AVOIDANCE. We all know this word well. We may avoid doing our homework, addressing a challenge at work, or asserting our needs to others. When meeting with a client seeking treatment, one of the first questions that comes to my mind is “What might this person be avoiding”? Many mental health disorders are the result of repeated avoidance of short-term suffering, which ultimately maintains and escalates pain. This may include avoidance of painful emotion, situations, people, or feelings of failure. In many ways, this avoidance makes perfect sense! Who wants to voluntarily experience suffering or fear? However, avoidance only works in the short-term.

For example, a client with social anxiety avoids social situations/relationships due to fear of judgment or fear of other’s perceptions of them. In the short term, this avoidance of social situations is quite effective at reducing their discomfort. However, this avoidant behavior leads to a socially isolated life in which the patient does not enjoy social connection with others, engage in valued activities that involve others, or enjoy a rich amount of social support.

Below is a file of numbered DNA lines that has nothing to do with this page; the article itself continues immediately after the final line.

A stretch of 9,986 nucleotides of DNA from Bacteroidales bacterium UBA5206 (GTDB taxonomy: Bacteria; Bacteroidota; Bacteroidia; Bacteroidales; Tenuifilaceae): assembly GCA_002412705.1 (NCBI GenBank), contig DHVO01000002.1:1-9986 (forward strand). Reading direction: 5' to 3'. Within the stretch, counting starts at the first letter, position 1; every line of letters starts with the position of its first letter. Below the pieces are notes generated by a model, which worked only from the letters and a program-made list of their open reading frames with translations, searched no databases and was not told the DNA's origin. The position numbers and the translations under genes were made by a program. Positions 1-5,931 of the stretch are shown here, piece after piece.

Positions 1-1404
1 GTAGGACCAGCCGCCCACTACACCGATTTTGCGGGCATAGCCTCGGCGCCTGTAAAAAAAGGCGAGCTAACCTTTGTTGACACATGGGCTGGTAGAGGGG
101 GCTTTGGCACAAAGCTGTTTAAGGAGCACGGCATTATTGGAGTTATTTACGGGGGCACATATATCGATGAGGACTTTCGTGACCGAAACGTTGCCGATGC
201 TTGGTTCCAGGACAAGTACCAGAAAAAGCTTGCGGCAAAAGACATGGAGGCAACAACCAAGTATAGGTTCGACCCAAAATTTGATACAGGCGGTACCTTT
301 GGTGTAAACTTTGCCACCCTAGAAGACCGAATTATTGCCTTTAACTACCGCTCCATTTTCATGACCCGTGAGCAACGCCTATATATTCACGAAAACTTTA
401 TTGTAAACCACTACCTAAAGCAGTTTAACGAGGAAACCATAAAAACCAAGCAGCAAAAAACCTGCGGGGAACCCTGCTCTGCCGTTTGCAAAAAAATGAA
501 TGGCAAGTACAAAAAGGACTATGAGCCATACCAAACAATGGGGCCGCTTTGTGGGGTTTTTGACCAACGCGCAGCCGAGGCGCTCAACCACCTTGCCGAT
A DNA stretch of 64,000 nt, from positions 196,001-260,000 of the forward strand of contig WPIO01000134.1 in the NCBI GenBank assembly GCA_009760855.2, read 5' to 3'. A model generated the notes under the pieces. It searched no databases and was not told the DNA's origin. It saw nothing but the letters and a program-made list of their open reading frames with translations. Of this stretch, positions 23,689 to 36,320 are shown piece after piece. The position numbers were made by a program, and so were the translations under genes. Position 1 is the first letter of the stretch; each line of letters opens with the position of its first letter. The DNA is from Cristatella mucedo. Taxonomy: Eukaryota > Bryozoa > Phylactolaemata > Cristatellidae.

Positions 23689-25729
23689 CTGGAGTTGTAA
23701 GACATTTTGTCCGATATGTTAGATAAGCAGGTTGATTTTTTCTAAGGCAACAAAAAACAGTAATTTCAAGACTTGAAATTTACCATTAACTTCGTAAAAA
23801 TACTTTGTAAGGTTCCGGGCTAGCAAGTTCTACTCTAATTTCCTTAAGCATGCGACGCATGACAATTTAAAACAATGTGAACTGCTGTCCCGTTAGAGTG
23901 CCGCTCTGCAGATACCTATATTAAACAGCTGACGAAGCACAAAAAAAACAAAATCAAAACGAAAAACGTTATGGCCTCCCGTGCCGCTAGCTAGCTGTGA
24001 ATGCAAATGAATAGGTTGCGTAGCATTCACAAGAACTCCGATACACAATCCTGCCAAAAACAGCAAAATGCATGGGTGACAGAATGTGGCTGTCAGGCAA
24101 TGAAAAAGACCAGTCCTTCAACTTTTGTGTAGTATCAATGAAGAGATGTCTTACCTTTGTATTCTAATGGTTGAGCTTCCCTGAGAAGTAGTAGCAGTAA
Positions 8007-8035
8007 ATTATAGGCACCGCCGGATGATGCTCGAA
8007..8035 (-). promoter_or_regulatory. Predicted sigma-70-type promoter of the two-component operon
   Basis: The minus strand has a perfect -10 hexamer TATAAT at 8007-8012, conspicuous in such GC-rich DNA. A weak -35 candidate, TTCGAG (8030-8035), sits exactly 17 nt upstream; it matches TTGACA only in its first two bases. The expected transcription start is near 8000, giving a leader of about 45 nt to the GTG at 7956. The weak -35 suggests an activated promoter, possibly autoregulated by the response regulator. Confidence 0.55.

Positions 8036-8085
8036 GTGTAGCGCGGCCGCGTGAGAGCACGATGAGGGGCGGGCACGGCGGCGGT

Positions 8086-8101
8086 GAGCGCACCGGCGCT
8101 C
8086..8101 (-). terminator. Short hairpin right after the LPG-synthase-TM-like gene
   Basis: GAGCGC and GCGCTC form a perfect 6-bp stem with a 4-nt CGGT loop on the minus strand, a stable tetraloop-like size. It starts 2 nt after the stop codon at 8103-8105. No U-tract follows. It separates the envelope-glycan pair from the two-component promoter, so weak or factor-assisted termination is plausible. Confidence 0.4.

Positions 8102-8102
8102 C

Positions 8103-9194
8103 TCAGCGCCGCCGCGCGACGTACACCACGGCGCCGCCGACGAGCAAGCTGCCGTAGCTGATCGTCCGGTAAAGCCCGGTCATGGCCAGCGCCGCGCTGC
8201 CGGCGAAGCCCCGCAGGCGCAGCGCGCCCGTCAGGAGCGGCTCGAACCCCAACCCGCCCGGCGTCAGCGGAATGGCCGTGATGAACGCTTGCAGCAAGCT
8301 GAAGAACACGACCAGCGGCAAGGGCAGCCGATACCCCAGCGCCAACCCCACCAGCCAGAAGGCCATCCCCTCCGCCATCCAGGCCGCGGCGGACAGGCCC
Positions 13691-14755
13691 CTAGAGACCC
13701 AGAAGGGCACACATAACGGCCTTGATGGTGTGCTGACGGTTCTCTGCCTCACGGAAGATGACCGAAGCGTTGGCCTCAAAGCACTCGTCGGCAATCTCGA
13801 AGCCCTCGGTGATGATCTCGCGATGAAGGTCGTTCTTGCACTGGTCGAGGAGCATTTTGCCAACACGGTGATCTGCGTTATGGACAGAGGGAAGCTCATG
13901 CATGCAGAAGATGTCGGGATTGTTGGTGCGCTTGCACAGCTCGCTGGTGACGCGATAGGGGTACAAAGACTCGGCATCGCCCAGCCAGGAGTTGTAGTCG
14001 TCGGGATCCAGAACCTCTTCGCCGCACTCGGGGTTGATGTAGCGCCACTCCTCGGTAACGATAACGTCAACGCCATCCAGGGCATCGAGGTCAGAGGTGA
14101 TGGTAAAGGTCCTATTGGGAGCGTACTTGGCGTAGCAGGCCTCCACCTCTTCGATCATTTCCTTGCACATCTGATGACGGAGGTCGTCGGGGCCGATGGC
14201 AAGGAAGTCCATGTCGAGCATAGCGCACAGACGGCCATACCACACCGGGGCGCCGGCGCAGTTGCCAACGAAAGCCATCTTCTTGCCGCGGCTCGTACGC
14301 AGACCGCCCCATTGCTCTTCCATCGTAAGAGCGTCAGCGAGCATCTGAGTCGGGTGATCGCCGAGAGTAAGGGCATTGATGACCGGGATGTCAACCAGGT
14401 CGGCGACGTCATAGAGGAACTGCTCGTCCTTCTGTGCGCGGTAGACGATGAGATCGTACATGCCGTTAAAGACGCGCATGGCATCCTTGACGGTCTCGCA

Far too often we are caught in what works for us in the short, and don’t realize how this hurts us in the long. Therefore, a phrase I often say to my clients is “let’s get out of the short!” Focusing on what will be effective in one’s life in the long term is often challenging, as it often goes against our natural instinct to avoid pain in the present moment. However, pain is part of our human existence so once we accept that we can start moving toward long-term effective behavioral and cognitive changes. Next time you observe an avoidant behavior, problem solve how to get out of the “short”!